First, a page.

Russia’s invasion of Ukraine has led to a cascade of events that in one way or the other, has helped shine the spotlight on crypto.
If you look at it, we see sanctions putting Moscow in an economic stranglehold, made worse by a ban on Russian oil and numerous companies exiting the Russian market.
On the one hand, we have Russians who are finding it hard to move their money into crypto.
Why, because the ruble has plummeted to the floor, sanctions have hit banks, and payment giants like Visa, Mastercard, and PayPal have pulled the plug on transactions initiated from within the country.
“I think we may refer to 2022 as the year of the big catalyst for crypto because what governments did is actually force adoption,” said Ran Neuner, the host of CNBC’s Crypto Trader show.
Speaking to Al Jazeera, Neuner added that what governments have done, especially with the sanctions, is forcing people to look elsewhere.
He sees the whole banning and suspend thing as “ridiculous”- referring to the decisions by Visa and Mastercard, among other payment providers, to suspend services in Russia.
According to him (as quoted by Al Jazeera) these events are going to force people to look for an alternative financial system- in this case, the financial freedom of crypto.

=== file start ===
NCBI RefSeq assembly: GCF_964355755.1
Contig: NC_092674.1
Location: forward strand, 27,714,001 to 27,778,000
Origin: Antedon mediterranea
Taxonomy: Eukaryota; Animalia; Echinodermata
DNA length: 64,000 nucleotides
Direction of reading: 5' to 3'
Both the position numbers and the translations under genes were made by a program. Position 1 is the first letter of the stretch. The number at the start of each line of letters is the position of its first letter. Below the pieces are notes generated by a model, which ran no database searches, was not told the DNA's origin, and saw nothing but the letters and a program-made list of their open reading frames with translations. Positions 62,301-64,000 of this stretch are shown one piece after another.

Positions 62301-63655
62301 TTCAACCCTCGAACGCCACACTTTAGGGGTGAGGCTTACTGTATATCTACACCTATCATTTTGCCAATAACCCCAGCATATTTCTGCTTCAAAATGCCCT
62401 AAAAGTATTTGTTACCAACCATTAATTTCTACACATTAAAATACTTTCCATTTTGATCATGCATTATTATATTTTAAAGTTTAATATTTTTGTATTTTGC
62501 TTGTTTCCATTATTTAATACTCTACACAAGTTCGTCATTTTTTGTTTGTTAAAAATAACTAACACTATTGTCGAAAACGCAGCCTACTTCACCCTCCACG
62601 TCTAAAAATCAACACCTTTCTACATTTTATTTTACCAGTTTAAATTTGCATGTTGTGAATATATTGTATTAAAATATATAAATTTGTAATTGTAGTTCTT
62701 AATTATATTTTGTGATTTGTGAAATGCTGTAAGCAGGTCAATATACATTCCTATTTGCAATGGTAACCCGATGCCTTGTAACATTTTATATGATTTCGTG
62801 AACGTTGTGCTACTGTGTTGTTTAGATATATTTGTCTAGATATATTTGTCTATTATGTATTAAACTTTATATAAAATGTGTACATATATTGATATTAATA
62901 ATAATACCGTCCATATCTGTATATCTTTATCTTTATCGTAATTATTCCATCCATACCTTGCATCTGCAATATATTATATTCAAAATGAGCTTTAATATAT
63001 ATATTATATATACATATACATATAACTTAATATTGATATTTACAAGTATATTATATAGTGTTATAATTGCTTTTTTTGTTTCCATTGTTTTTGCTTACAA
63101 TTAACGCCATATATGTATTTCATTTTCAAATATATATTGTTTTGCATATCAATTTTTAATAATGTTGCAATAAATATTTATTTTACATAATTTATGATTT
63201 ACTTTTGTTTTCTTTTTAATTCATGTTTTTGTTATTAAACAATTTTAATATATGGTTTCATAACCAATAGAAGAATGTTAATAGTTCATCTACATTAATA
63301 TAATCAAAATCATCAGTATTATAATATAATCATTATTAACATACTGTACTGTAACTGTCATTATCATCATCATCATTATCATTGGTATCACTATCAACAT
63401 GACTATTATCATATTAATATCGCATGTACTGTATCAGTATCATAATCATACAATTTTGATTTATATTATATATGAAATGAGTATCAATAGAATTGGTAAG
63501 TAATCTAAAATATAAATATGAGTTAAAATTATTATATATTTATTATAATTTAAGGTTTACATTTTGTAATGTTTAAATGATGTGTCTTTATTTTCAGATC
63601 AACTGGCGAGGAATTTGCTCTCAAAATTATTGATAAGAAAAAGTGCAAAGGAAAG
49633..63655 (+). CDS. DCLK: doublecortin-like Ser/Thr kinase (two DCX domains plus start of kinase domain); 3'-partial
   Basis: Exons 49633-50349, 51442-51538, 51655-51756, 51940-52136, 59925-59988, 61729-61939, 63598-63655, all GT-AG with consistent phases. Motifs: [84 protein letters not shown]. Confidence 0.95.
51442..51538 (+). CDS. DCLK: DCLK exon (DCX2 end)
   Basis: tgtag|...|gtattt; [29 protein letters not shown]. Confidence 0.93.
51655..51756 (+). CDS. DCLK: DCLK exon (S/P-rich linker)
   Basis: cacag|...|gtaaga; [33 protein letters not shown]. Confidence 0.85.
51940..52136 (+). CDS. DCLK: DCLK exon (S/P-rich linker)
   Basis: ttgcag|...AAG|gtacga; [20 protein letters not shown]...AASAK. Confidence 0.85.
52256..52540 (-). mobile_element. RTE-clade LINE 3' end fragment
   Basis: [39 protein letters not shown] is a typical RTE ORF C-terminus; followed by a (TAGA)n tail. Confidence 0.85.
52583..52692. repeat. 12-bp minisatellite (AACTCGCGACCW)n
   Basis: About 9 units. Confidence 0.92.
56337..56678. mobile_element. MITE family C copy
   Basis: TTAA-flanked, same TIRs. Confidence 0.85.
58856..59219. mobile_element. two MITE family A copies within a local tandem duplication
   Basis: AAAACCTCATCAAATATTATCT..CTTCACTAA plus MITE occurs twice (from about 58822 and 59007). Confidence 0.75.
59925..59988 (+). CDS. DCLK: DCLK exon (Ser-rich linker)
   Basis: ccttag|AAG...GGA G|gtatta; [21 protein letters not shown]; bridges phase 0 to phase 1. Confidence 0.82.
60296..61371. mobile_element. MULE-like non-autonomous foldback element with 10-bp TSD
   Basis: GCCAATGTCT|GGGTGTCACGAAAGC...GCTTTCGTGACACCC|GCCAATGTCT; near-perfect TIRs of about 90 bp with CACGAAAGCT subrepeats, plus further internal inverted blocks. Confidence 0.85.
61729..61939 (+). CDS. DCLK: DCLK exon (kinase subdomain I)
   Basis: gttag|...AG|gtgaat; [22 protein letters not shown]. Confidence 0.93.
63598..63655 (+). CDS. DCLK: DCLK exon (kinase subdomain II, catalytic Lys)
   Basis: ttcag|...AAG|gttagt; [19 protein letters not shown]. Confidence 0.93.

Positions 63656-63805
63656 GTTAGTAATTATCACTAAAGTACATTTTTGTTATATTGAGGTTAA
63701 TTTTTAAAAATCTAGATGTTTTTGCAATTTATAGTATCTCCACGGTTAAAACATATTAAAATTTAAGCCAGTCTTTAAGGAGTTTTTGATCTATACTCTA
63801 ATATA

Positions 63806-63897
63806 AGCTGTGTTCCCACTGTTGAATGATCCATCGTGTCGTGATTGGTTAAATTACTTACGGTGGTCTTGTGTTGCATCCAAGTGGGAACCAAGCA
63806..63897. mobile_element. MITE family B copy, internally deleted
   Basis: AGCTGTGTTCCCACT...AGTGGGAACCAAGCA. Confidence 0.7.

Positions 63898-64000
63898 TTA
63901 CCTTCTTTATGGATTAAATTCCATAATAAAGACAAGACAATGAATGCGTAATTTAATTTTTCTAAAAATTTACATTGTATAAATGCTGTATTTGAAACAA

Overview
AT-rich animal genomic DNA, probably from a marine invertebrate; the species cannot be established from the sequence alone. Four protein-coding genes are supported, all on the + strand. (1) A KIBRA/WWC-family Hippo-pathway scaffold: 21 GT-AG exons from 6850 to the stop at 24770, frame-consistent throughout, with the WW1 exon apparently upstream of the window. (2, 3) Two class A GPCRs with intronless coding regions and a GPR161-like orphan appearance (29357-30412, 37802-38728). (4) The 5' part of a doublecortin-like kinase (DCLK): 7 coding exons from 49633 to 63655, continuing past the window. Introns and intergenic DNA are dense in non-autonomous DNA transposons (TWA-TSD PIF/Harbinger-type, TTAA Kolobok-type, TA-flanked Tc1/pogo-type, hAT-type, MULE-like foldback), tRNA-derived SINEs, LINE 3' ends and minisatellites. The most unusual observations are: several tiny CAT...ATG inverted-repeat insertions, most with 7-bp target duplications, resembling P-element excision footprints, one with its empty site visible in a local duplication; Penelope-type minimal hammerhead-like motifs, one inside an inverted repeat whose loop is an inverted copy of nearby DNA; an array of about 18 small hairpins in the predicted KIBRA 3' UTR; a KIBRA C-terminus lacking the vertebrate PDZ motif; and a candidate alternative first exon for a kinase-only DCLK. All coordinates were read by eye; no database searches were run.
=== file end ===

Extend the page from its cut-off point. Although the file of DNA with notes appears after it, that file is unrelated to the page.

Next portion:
Crypto exchanges are reluctant to impose a blanket ban
Crypto exchanges- Binance, Coinbase and Kraken- have so far refused to institute a blanket ban on Russian users. But as Coinbase CEO Brian Armstrong said last week, even these exchanges might be forced toe the line if they are needed to.
“Some ordinary Russians are using crypto as a lifeline now that their currency has collapsed. Many of them likely oppose what their country is doing, and a ban would hurt them, too. That said, if the US government decides to impose a ban, we will of course follow those laws,” the Coinbase chief shared last week.
Exchanges are therefore screening accounts to block only those likely to help evade sanctions. Indeed, Coinbase said on Tuesday that it would be blocking 25,000 such accounts.
It’s a small number given there are more than 17 million cryptocurrency holders, but still, a ban across all the major exchanges could hurt millions.
In 2021, a survey report showed that crypto was the fifth-most popular investment asset class in Russia. More people (17%) invested in cryptocurrency than in gold (16%) and stocks and shares (10%).